Similarly for responses, if the limit for the total buffer size is set for ten packets of both response and request types, and the limit for the response count is set for eight packets of the response type. That would mean that the response packet could be sent as long as there is not eight response packets currently in the response buffer and that there is not currently ten total packets of both request and response types in the buffer. This basically means that the response packets are limited to a maximum of eight of ten locations. Consequently, the other two locations are reserved exclusively for the request packets.
Therefore, with the settings of 8/8/10, two locations are always reserved for requests, two locations are always reserved for responses, and the remaining six locations can be used by for either responses or requests, as needed by the system.
A technical feature of the invention is to use a single buffer for both request buffer space and response buffer space.
Another technical feature of the invention is to reserve some buffer space for only requests, to reserve some buffer space for only responses, and to use the remainder of the buffer space for requests or responses, as required by the system.
A further technical feature of the invention is to use counters to keep track of the status of the different types of buffer spaces, i.e. request, response, and total.
A further technical feature of the invention is to have the allocation of the different types of buffer spaces software adjustable.
The foregoing has outlined rather broadly the features and technical advantages of the present invention in order that the detailed description of the invention that follows may be better understood. Additional features and advantages of the invention will be described hereinafter which form the subject of the claims of the invention. It should be appreciated by those skilled in the art that the conception and the specific embodiment disclosed may be readily utilized as a basis for modifying or designing other structures for carrying out the same purposes of the present invention. It should also be realized by those skilled in the art that such equivalent constructions do not depart from the spirit and scope of the invention as set forth in the appended claims.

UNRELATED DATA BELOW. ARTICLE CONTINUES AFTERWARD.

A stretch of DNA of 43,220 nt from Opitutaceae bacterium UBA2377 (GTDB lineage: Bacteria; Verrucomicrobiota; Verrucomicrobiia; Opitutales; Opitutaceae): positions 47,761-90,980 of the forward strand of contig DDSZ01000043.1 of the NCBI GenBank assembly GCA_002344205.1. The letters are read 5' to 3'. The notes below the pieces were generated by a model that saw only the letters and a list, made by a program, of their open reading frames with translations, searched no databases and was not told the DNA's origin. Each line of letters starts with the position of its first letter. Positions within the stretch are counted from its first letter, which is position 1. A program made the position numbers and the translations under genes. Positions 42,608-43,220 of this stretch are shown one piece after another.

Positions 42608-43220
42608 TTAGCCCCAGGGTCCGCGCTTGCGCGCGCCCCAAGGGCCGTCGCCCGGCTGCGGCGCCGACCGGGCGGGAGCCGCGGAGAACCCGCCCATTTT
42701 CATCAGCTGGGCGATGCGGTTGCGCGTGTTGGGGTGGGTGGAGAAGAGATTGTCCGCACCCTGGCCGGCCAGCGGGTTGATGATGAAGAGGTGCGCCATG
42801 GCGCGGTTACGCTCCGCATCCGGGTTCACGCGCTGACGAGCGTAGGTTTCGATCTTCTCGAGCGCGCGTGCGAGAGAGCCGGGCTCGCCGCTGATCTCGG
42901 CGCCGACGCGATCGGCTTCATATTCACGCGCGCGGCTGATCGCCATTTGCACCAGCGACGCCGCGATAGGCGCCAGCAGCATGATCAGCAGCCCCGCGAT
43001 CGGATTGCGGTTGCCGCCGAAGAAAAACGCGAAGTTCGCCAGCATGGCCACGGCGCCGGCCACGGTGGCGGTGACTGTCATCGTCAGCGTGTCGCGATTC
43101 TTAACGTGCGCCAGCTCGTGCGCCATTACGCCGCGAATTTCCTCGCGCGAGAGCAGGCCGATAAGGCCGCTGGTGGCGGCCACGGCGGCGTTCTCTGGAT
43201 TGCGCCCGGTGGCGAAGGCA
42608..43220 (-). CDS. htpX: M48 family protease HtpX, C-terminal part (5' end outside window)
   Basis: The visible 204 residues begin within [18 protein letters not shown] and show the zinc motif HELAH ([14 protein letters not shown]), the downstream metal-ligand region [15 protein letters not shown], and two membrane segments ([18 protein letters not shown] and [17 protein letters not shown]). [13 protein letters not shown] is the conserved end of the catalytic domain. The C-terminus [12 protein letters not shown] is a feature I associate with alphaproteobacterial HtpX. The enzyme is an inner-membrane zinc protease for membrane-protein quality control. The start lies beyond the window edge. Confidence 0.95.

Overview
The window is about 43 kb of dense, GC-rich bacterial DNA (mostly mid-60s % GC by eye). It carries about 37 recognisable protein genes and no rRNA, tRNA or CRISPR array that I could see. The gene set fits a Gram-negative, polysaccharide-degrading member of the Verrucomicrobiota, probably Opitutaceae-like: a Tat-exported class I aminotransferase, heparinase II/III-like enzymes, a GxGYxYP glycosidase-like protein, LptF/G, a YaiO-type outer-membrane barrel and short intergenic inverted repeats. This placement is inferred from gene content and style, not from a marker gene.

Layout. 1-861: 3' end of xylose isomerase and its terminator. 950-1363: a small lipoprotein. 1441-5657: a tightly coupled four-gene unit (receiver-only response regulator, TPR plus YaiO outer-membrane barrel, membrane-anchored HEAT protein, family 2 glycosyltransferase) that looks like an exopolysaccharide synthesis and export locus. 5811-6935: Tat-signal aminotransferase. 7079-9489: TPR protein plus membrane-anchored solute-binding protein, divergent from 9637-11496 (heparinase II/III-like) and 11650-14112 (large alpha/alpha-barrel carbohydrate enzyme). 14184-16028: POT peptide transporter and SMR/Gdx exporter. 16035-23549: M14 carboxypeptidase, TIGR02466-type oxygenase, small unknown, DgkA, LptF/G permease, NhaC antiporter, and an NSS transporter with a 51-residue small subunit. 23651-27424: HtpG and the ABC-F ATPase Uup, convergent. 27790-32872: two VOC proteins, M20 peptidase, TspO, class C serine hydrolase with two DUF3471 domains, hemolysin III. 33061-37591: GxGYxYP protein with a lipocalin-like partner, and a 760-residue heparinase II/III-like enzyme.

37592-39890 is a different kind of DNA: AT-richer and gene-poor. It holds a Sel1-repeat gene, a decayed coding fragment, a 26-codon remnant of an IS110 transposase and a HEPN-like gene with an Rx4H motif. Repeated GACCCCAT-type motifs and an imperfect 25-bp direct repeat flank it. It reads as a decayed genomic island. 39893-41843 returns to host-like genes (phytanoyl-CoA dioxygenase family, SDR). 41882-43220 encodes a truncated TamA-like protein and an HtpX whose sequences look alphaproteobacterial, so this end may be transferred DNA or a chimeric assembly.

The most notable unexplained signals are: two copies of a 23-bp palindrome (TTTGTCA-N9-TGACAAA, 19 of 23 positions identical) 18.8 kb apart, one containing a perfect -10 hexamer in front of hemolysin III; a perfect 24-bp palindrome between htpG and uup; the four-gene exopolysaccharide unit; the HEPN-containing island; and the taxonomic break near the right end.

For a more complete understanding of the present invention, and the advantages thereof, reference is now made to the following descriptions taken in conjunction with the accompanying drawings, in which:
FIG. 1 depicts a single node of a multi-node, multi-processor system that uses the inventive buffer allocation;
FIG. 2 depicts the arrangement of a single cross bar router chip (RAC);
FIG. 3 depicts the arrangement of a cross bar arbiter within the PAC.
FIG. 1 depicts a single node of a multi-node, multi-processor computer system. The overall system may have a plurality of these nodes shown in FIG. 1.
Each node, in the embodiment shown, can support up to sixteen processors 110. These processors are connected to processor agent chips or PACs 111. The function of each PAC 111 is to transmit requests from its associated processors 110 through cross bar router chips (RAC) 112 to the memory access chips (MAC) 113 and then forward the responses back to the requesting processor. Each PAC 111 has an input/output (I/O) subsystem 117. Each MAC 113 controls access to its associated coherent memory 114. When a processor 110 generates a request to access memory (or other resource), the associated PAC 111 sends the request through the proper RAC 112 to a MAC 113. If the request is destined for memory 114 on the local node, MAC 113 accesses the memory attached to it. If the request is destined for memory on another node, MAC 113 forwards the request to TAC 115. TAC 115 is the interface between the node and an SCI ring 116. TAC 115 is also known as a toroidal access chip or a SCI controller. The SCI rings 116 (not shown) interconnect the nodes in the multi-node system.
FIG. 2 depicts a single RAC chip 112 wherethrough packets flow from PAC 111 to MAC 113, and from MAC 113 to PAC 111. RAC chip 112 forms a cross-bar which routes requests and responses in both directions. RAC has four PAC input buffers 201, one buffer associated with a respective PAC. The RAC also has four MAC input buffers, one buffer associated with a respective MAC. Each of the PAC input buffers 201 can hold up to ten packets of both response and request types.